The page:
Cotton issue

Cotton and cotton products, including garments and home goods, are the second largest export for Turkmenistan after petroleum. Turkmenistan cotton finds its way into U.S. and European markets, in violation of laws that prohibit the sale of goods made with forced labor. The U.S. State Department ranked Turkmenistan Tier 3, the lowest ranking on its annual Trafficking in Persons report. In addition, cotton from Turkmenistan is on the Labor Department’s list of goods produced with child or forced labor, and the U.S. Customs and Border Protection agency prohibits the import of cotton or cotton products from Turkmenistan.

The Cotton Campaign and investors called on companies to sign the Turkmen Cotton Pledge, and work to ensure that cotton from Turkmenistan produced with forced labor does not enter their supply chains. Thus far 70 major apparel and home goods brands and industry associations have signed the pledge.

Activists

“Thanks to the work of reporters and human rights defenders like Gaspar Matalaev, companies and consumers can make informed sourcing and purchasing decisions,” said Patricia Jurewicz, vice president of the Responsible Sourcing Network, Cotton Campaign co-founder, and host of the Turkmen Cotton Pledge. “Companies can take a stand to end the human rights abuses in Turkmenistan, and ensure that materials produced with forced labor do not enter their supply chains.”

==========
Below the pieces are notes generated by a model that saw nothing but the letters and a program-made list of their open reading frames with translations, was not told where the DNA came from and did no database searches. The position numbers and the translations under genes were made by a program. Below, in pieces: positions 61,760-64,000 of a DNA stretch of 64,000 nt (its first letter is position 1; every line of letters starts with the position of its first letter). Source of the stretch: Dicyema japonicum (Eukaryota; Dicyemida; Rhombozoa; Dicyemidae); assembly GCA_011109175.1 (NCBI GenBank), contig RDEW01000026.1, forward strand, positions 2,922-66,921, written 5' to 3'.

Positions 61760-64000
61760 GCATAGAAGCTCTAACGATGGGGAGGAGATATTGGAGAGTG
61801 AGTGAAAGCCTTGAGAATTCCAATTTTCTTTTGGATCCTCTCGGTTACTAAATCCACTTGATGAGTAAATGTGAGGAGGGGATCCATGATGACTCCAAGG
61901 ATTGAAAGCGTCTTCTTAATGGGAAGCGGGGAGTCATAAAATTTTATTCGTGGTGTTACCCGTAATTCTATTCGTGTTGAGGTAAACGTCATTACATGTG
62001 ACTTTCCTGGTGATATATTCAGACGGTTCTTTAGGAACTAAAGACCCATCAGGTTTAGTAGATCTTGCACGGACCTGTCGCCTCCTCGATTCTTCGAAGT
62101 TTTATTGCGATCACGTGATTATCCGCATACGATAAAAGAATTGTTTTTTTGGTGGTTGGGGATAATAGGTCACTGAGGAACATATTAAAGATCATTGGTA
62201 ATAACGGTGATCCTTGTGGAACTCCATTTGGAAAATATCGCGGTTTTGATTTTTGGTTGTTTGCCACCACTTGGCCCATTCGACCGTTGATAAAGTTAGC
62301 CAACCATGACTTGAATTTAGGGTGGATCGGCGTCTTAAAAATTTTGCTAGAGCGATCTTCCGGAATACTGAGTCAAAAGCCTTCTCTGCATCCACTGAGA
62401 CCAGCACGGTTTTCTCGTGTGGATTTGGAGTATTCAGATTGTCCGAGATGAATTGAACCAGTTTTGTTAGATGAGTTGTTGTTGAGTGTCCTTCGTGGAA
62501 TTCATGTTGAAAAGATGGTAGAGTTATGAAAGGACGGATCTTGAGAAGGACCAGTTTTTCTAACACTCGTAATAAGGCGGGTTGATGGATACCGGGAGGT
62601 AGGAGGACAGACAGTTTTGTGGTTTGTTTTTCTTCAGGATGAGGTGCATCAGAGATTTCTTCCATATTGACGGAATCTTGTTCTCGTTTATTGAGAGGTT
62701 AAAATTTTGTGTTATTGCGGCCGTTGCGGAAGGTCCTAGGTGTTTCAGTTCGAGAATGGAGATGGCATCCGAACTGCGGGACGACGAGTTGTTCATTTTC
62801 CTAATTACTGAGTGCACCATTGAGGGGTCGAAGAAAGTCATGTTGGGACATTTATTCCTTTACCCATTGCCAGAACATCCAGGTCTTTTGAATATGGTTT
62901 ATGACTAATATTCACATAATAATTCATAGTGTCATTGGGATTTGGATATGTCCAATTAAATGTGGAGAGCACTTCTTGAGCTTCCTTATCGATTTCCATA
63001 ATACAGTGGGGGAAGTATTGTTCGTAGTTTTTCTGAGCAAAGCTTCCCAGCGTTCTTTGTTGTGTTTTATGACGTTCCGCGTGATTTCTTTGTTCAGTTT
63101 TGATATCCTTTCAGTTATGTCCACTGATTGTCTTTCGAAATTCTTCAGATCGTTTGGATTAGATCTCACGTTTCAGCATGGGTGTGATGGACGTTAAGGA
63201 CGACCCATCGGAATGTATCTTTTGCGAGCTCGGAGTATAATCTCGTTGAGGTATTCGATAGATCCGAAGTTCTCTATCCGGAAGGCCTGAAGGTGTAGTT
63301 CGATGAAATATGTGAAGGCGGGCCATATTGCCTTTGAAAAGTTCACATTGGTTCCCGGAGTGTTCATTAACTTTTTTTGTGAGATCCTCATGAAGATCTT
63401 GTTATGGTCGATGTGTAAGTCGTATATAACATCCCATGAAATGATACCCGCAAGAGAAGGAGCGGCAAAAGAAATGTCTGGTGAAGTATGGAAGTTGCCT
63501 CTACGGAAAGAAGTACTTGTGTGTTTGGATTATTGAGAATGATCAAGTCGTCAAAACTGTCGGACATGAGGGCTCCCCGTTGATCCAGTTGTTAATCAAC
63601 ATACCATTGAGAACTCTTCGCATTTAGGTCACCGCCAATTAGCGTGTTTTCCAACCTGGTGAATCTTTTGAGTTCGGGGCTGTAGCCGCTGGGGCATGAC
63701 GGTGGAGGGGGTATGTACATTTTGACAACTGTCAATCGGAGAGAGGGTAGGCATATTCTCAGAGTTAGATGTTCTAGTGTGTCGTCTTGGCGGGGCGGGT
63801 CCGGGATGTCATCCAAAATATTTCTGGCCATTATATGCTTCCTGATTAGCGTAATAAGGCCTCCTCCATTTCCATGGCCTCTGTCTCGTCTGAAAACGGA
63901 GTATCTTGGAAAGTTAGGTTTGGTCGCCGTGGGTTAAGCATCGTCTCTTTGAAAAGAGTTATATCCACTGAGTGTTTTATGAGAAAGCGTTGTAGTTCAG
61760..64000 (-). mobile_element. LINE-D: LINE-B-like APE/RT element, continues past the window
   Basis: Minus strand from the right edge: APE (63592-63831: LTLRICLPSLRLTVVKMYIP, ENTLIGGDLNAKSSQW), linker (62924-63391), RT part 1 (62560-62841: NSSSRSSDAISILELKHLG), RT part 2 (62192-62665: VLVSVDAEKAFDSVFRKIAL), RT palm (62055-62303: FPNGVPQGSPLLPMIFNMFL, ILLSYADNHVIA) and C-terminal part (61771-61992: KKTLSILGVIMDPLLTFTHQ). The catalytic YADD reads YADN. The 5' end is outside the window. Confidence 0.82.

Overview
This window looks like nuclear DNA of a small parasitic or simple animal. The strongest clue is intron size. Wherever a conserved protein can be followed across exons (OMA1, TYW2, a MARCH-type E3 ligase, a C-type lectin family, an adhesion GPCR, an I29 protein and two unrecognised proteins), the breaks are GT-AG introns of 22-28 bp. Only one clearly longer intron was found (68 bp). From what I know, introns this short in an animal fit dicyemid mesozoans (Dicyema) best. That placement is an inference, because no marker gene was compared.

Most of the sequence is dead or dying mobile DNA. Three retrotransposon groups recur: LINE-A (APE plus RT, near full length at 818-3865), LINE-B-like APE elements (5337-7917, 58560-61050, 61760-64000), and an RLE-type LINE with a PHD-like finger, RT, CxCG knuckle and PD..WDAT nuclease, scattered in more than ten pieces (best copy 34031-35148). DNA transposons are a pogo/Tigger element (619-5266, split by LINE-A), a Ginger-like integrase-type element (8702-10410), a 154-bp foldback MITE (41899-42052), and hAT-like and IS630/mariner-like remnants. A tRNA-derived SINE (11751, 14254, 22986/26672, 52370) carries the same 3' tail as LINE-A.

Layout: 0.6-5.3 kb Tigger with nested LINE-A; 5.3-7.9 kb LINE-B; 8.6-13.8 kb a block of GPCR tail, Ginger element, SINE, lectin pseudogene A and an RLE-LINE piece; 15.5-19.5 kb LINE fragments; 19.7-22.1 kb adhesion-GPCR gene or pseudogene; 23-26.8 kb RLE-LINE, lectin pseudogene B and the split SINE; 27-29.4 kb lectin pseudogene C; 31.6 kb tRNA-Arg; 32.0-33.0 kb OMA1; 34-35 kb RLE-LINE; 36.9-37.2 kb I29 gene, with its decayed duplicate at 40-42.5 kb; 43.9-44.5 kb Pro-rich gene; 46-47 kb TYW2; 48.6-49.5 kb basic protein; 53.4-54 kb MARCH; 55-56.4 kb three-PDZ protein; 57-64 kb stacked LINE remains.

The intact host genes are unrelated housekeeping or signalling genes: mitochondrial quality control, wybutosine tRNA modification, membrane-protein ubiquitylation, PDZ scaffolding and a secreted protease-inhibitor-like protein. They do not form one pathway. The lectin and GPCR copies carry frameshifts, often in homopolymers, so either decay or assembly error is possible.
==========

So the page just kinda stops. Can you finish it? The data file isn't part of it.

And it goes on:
Cotton Campaign is a global coalition of human rights, labor, responsible investor, and business organizations dedicated to eradicating child and forced labor in cotton production.

Responsible Sourcing Network is a U.S.-based NGO that champions human rights with vulnerable communities in the mining and harvesting of raw materials found in products we use every day.

Turkmen.news (the successor to Alternative Turkmenistan News) is an independent news and human rights organization, founded in 2010.

Freedom United is the world’s largest community dedicated to ending human trafficking & modern slavery.

International Labor Rights Forum is a human rights organization that advances dignity and justice for workers in the global economy.




About the Author

Jacob Wolinsky
Jacob Wolinsky is the founder of ValueWalk.com, a popular value investing and hedge fund focused investment website. Prior to ValueWalk, Jacob was VP of Business Development at SumZero. Prior to SumZero, Jacob worked as an equity analyst first at a micro-cap focused private equity firm, followed by a stint at a smid cap focused research shop. Jacob lives with his wife and four kids in Passaic NJ. - Email: jacob(at)valuewalk.com - Twitter username: JacobWolinsky - Full Disclosure: I do not purchase any equities anymore to avoid even the appearance of a conflict of interest and because at times I may receive grey areas of insider information. I have a few existing holdings from years ago, but I have sold off most of the equities and now only purchase mutual funds and some ETFs. I also own a few grams of Gold and Silver